The New York Times has long lit into Boris Johnson and his Conservative government in the United Kingdom over its response to the coronavirus pandemic. But Josh Holder’s hit in the Sunday edition may turn out embarrassing: “Children Drive Britain’s Longest-Running Covid Surge.”
Holder strongly hinted that Johnson’s reckless insistence that life return to normal this summer (no masks!) is to blame for the state of the coronavirus now.
Britain is once again at the peak of a coronavirus surge, just over three months after all coronavirus restrictions were lifted on what Prime Minister Boris Johnson hailed as “Freedom Day.”
Cases have stayed at high levels since then, with more than 20,000 new cases recorded each day. There are almost 9,000 Britons hospitalized with Covid-19 -- the highest level since March, when the United Kingdom was in the midst of a long national lockdown.
He quoted professor Tim Spector: “The trouble is that the government has gone from ‘operation fear’ that we had a year ago to ‘operation complacency.”
(As a recent visitor to England, I can confirm that the mostly mask-less citizenry have pretty much gotten on with their lives.)
The Times as usual worked hard to condemn any region that threatens to get on with life without that guarantor of perfect health, the disposable cotton mask:
England has some of the loosest coronavirus protections in Europe since July 19, when it lifted all legal restrictions, including mandatory mask-wearing. In a recent survey by YouGov and Imperial College London, 21 percent of Britons said they rarely or never wear a face mask in public -- about four times as many as in Italy and Spain.
He also blamed the UK for not vaccinating children fast enough, without mentioning legitimate risk questions regarding side effects like myocartidis, or the fact that children are generally not affected by the virus.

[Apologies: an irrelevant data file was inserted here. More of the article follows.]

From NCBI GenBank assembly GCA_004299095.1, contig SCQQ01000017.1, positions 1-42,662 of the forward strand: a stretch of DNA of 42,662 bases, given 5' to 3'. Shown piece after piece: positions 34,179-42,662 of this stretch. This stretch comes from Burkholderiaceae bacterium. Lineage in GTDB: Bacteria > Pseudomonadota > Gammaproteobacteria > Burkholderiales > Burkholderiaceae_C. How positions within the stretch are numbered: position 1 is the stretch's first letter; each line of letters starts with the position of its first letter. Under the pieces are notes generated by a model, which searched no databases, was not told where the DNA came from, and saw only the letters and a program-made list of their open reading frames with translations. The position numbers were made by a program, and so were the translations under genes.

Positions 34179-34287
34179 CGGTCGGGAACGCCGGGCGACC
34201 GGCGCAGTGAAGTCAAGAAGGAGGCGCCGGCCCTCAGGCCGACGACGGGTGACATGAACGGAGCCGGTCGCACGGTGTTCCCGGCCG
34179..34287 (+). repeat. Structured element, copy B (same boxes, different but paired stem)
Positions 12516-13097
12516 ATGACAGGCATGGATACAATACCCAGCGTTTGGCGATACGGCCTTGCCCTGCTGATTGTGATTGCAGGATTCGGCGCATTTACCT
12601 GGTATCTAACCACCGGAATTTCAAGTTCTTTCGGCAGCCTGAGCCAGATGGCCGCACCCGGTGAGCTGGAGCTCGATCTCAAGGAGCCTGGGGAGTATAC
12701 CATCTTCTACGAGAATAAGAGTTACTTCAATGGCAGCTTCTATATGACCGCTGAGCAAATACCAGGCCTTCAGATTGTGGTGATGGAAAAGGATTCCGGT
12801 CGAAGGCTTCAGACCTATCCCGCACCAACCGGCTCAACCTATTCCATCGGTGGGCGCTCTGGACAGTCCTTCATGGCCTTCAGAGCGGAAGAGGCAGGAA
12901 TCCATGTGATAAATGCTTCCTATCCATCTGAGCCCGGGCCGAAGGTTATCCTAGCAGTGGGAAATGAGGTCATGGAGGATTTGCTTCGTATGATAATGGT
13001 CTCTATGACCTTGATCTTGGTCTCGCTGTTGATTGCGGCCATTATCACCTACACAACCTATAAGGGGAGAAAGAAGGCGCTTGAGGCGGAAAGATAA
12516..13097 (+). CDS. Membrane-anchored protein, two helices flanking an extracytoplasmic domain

The current surge is being primarily driven by high levels of infection in school-age children….
Unlike most of Europe, the U.K. was slow to approve vaccines for adolescents. The recommendation of a single dose of the Pfizer-BioNTech vaccine for 12- to 15-year-olds was not announced until mid-September -- weeks after many students had returned to school from summer vacation. So far, just 21 percent of 12- to 15-year-olds are vaccinated in England, compared with 80 percent of adults.
Professor Christina Pagel, the director of the Clinical Operational Research Unit at University College London, said that the lag in approval of vaccines for 12- to 15-year-olds was an enormous mistake.
Somehow, case spikes in Europe will also be blamed on the United Kingdom.
The U.K.’s high case rates had been an outlier in Western Europe in recent weeks, as infections in France, Germany and Spain all plateaued at low levels. But rising cases in Germany hint that Britain’s woes could spread across the continent this winter, with fears that waning immunity and increased indoor mixing will fuel further infection.
Perhaps spying the latest actual case data, Holder covered himself near the end.
Case rates have fallen in the U.K. in the past few days, although it remains to be seen whether this trend will continue once children return to school next week after a mid-semester break. Professor Pagel said she hoped the brief vacation from school would serve as a break in transmission….
The timing may turn out embarrassing to the Times, given that on the very morning this story ran, average Covid cases in the United Kingdom were actually flat over the last two weeks over all – the graph showing a rise and then rapid fall that may augur a sustained decline, not a "surge."